Employment lawyers and HR practitioners (and a recent juror!) will already be aware of the perils of using social media.
A fascinating judgment involving the use of facebook in the workplace was recently handed down by Liverpool employment tribunal – Miss K C Preece v JD Wetherspoons Plc (case number 2104806/10); which reiterates the need for stringent, and well crafted, employment contracts, social media and IT use policies.
Miss Preece was employed by a well known pub chain as a Shift Manager from 18 May 2009 until 14 June 2010, when she was dismissed for gross misconduct for posting comments on facebook during work hours. In May last year Miss Preece (and her colleague Mr Deacon) were working at the Ferry Boat Pub in Cheshire, when Miss Preece was subject to verbal abuse and physical threats by a group of people, particularly customers known as Brian and Sandra, who were subsequently asked to leave. Another man, Mr Deacon, then reported Sandra for drink driving.
Later that evening Miss Preece received several telephone calls at the pub from a person claiming to be Brian and Sandra’s daughter, which included a threat in the first call to “get your f’ing P45 ready because you’re out of here”. Instead of calling the 24 hour emergency situation support number, Miss Preece took to facebook to vent her anger, leading to the fulfilment of the prophecy.
Miss Preece’s first discourse on facebook involved using the colloquial expression inviting someone to depart sexually. It was noted that Miss Preece had 646 facebook “friends” in total, although she believed that she was communicating to a maximum of 40-50 close friends at the time. In response to comments from another “friend” she posted that she hoped “her hip breaks”. This led to a complaint to the customer services department from the daughter of one of the main protagonists, who highlighted that these very public comments were offensive, noting that her mother had a hip replacement in the past.
Miss Preece was invited to a disciplinary meeting to discuss allegations that she had failed to comply with the company email, internet and intranet policy: specifically blogging which was found to lower the reputation of the organisation, bringing the organisation in to disrepute, and committing acts outside of work which had an adverse bearing on her suitability for the job.
At a disciplinary hearing Miss Preece explained that she had lost control of her emotions, and that she “understood that Facebook is the wrong place to vent my anger and frustration”. She was subsequently dismissed for gross misconduct. This decision was upheld on appeal by an Area Manager who believed that Miss Preece wrote the postings whilst on shift, and found that a number of the comments were abusive and inappropriate and that she had even named customers.
Miss Preece then issued a claim for unfair dismissal (and an extra claim for non-payment of a bonus as an unlawful deduction from wages claim). JD Wetherspoons denied the claims on the basis that it had reasonable grounds to sustain the belief that Miss Preece had committed an act of gross misconduct; it had carried out as much investigation as was reasonable, and the sanction fell within the range of reasonable responses.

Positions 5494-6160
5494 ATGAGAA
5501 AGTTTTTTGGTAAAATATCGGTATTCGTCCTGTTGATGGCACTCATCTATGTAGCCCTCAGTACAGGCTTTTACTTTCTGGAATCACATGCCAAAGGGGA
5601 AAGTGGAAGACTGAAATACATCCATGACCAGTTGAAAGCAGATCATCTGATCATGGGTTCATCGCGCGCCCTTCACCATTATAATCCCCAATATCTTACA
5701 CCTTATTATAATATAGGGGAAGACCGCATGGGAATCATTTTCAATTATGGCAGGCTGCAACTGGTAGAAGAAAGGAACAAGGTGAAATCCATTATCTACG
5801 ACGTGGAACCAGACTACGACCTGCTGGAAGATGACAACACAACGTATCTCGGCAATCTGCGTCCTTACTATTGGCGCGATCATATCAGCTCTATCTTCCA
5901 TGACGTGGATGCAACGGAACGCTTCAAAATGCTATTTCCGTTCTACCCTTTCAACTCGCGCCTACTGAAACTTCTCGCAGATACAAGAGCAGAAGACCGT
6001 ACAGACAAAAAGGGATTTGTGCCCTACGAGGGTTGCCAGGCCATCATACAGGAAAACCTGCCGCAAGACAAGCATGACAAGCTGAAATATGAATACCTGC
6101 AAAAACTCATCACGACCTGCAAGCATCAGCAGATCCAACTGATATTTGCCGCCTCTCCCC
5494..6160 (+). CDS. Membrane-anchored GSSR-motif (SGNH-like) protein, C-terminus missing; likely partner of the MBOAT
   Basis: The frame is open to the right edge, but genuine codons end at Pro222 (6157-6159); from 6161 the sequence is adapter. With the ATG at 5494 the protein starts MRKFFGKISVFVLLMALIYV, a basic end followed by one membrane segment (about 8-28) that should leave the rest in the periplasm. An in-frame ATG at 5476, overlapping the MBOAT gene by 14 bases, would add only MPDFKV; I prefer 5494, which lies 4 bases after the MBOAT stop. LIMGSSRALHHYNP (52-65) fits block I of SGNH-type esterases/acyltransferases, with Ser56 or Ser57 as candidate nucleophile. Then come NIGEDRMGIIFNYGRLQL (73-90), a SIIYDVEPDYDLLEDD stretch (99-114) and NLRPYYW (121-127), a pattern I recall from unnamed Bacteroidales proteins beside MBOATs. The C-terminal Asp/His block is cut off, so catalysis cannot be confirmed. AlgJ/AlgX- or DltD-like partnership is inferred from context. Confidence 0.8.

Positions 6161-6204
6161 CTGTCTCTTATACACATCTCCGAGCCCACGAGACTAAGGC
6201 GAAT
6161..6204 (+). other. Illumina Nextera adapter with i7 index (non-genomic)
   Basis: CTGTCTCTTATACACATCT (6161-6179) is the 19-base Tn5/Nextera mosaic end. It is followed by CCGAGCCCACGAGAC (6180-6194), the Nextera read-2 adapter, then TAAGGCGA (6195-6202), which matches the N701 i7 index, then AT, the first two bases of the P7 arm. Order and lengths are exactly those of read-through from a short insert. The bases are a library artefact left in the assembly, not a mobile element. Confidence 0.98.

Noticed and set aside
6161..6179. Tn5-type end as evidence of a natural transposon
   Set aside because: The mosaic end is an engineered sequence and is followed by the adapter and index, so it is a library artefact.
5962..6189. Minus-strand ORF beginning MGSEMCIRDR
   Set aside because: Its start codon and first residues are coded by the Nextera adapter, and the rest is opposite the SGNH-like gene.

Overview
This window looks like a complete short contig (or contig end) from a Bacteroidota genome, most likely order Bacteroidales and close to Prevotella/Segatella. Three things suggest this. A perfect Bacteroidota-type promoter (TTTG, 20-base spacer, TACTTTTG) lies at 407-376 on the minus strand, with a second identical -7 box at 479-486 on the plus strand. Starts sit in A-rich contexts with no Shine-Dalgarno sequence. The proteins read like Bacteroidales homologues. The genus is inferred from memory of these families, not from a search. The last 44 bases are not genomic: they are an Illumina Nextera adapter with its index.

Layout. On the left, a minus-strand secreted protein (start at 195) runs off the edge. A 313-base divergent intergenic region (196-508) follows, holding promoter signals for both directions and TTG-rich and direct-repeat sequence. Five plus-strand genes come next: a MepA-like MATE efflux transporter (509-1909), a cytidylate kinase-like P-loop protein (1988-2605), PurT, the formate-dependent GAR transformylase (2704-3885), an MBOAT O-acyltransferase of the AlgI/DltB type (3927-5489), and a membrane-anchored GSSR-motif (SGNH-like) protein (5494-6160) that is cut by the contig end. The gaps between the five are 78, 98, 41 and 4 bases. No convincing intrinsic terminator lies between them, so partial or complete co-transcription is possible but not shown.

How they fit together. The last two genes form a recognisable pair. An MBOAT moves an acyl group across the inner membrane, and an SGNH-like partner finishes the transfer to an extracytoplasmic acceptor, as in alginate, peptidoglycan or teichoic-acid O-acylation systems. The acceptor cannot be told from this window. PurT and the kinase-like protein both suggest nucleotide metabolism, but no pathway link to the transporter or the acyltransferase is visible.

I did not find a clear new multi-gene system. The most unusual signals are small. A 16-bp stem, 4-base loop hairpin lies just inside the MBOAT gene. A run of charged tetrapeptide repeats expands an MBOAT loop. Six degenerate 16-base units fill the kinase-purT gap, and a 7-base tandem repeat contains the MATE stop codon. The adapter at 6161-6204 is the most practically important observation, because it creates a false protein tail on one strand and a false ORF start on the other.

The Tribunal held that whatever Miss Preece’s belief about the privacy of her communications they were in the public domain. The Tribunal also took the view that JD Wetherspoons actions had been justified under Article 10 (2) in view of the risk of damage to reputation because it was clear from the communications, when read as a whole, that Miss Preece was discussing work and specific customers who had been barred. The Tribunal found that Miss Preece had not been unfairly dismissed and her claim for unlawful deduction from wages was dismissed.
Lessons to learn
There are many lessons to learn from this case. All social media users should immediately check their personal privacy settings, and think before they type in the future; all companies should have well drafted social media policies, employment contracts, and disciplinary procedures setting out non exhaustive lists of examples of gross misconduct.
Those responsible for drawing up such polices should carefully consider the circumstances where unauthorised use of social media can result in disciplinary action being taken. Such as when employees get caught using facebook to vent their anger about colleagues or customers; posting confidential information, or by posting messages or photos of their fun and frolics after calling in “sick”.
There are other interesting cases about social media, Pennwell Publishing (UK) Ltd v Ornstein  IRLR 700 being a good example concerning LinkedIn. I am aware of another situation where an employee had signed a compromise agreement with stringent confidentiality provisions (only permitting communication of the terms to professional advisers and immediate family) and that person then posted an update on their facebook page setting out a précis of the express terms of the agreement (including the amount of compensation) and also a, shall we say, direct and frank opinion of their former employer – forgetting that a former colleague was a “friend” on facebook.
The compromise agreement having been signed, and this being a breach of an express warranty in the agreement, the settlement monies were promptly returned to the employer!